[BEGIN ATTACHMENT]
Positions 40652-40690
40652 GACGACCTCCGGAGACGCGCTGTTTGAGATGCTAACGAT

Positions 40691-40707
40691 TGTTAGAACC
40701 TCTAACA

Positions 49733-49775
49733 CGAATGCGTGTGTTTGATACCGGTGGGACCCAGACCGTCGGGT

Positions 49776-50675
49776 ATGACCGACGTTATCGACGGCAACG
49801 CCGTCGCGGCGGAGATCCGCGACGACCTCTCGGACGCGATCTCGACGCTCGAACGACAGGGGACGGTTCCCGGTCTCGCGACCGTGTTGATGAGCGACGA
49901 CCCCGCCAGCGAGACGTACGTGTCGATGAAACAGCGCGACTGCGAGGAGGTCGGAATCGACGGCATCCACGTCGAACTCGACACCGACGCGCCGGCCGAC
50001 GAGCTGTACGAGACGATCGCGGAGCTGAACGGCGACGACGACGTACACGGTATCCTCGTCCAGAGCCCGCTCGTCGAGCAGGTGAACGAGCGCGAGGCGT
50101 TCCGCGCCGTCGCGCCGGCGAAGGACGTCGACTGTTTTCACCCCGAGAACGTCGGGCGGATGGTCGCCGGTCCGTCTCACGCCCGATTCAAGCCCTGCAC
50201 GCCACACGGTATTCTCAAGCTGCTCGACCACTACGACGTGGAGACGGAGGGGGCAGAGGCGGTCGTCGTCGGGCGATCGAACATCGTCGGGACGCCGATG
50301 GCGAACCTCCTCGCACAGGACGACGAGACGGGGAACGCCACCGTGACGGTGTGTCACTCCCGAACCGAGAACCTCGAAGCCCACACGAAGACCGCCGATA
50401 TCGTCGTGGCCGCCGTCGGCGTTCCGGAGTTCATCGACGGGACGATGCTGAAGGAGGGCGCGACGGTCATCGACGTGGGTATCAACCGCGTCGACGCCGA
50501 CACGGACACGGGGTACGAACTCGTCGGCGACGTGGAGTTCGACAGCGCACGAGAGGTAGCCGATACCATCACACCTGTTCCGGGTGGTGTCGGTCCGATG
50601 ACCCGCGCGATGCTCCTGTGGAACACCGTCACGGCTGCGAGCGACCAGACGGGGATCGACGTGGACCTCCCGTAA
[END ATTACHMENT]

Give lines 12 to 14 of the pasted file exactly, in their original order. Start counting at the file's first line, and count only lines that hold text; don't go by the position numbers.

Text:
50001 GAGCTGTACGAGACGATCGCGGAGCTGAACGGCGACGACGACGTACACGGTATCCTCGTCCAGAGCCCGCTCGTCGAGCAGGTGAACGAGCGCGAGGCGT
50101 TCCGCGCCGTCGCGCCGGCGAAGGACGTCGACTGTTTTCACCCCGAGAACGTCGGGCGGATGGTCGCCGGTCCGTCTCACGCCCGATTCAAGCCCTGCAC
50201 GCCACACGGTATTCTCAAGCTGCTCGACCACTACGACGTGGAGACGGAGGGGGCAGAGGCGGTCGTCGTCGGGCGATCGAACATCGTCGGGACGCCGATG